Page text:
It’s good to learn from great leaders , but often you can learn more from ineffective leaders
Great article from linked in. – thanks Andy Hedges
Why learn from the best when you can learn from the worst?
According to research it’s not easy to preside over business failure because you need 5 of these 7 habits. [www.whysmartexecutivesfail.com]
The 7 habits of conspicuously bad — though highly intelligent– leaders are:
1. Bad Leaders see themselves as dominating the environment.
Smart leaders know that in business, circumstances always change and success is fleeting. Smart execs adapt to the environment; they don’t pretend to control it.
2. Bad Leaders confuse their personal interests with the company’s interests.
Smart leaders restrain their ego and stay objective. They’re not “Celebrity CEO’s” because that’s anathema to the company’s interests.
3. Bad Leaders think they have all the answers.
Smart leaders understand that nobody knows it all, especially them. Smart leaders are secure and therefore don’t need to pose as infallible, omniscient or the proverbial ‘smartest guy in the room’.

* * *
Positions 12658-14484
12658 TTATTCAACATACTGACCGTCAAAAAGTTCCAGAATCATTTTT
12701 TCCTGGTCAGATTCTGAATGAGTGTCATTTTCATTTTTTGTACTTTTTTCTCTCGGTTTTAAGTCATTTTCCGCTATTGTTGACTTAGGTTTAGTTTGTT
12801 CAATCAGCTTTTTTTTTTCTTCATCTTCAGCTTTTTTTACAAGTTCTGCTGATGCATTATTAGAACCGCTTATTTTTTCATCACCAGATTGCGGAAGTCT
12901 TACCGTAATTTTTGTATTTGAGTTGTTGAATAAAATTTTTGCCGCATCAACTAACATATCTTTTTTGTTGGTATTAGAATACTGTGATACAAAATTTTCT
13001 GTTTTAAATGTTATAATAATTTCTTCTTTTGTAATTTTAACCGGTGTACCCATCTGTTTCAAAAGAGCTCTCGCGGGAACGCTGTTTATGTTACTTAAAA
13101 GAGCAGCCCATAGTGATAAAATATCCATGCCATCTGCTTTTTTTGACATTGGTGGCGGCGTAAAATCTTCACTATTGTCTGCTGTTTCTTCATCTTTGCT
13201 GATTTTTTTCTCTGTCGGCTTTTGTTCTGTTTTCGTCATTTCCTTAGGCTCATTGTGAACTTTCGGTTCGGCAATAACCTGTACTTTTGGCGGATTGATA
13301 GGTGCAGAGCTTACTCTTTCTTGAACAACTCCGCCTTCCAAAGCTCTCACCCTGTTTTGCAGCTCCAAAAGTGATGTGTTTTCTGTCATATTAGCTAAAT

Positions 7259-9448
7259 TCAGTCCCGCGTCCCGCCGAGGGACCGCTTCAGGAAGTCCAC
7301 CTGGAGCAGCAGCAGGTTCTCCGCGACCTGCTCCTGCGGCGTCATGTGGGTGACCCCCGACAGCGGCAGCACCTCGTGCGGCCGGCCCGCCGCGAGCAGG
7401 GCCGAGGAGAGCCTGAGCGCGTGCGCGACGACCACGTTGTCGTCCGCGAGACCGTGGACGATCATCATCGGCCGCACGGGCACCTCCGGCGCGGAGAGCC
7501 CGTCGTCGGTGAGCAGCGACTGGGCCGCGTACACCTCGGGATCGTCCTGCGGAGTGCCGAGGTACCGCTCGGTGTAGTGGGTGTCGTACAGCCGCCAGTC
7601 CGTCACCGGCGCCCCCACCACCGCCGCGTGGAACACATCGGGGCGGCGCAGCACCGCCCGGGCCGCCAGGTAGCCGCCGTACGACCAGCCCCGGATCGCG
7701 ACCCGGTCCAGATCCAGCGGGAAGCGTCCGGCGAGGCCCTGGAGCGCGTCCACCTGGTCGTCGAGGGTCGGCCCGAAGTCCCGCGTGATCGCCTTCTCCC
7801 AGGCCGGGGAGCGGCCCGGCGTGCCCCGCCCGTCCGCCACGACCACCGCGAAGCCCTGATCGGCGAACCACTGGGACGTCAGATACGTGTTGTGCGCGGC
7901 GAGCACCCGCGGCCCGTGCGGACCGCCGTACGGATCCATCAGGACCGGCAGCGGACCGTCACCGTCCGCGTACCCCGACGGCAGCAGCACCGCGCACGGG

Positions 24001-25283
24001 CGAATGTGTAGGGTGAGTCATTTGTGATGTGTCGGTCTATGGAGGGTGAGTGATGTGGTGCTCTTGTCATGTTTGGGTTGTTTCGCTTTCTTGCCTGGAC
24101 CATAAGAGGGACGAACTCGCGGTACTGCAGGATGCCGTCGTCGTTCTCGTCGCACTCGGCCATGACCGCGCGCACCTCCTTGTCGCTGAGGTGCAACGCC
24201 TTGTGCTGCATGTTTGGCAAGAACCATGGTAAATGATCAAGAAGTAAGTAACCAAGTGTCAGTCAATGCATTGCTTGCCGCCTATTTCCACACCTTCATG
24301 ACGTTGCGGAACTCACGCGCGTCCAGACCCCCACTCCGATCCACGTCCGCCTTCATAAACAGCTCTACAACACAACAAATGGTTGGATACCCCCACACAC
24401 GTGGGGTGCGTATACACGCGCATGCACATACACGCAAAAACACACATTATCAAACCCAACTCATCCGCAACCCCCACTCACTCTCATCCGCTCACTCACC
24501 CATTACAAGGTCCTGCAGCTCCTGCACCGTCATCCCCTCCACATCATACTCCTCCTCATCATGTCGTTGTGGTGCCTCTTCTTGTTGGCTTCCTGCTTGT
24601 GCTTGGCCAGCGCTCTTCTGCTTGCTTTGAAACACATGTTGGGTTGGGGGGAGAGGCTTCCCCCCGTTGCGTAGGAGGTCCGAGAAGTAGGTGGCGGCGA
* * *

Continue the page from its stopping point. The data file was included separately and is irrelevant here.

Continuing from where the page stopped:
4. Bad Leaders ruthlessly eliminate anyone who isn’t 100% supportive of them.
Smart leaders understand that eliminating dissent deprives them of useful feedback. The best functioning Boards and management teams are heterogeneous (composed of dissimilar parts) not homogeneous (composed of similar parts). Smart leaders seek cross-pollination and aren’t afraid of dissent.
5. Bad Leaders are obsessed with being the company spokesperson.
Smart leaders focus on the business not stardom. They seek success not eminence. Smart leaders treat their fame and publicity as what it is, a distraction from their day job.
6. Bad Leaders underestimate major obstacles.
Smart leaders know that some problems are either insolvable or solvable at too great a cost. All resources are finite, especially your time and energy. Smart leaders distinguish between major and minor obstacles and assess accurately the costs of overcoming them.
7. Bad Leaders stubbornly ―and stupidly― rely on what worked for them in the past.
As Albert Einstein (a conspicuously smart guy) said, “We cannot solve our problems with the same thinking we used when we created them.”
Smart leaders realise that yesterday’s answer won’t fit today’s question.
Einstein also said
“The difference between stupidity and genius is that genius has its limits.”
The good news is, you need 5 out of 7 to be highly unsuccessful. So you’re probably safe and not about to join the ranks of the spectacularly unsuccessful leaders.
The really, truly, awful, bad news is that in many companies these 7 traits are often regarded as good leadership.
They’re not. They produce disaster when unchecked.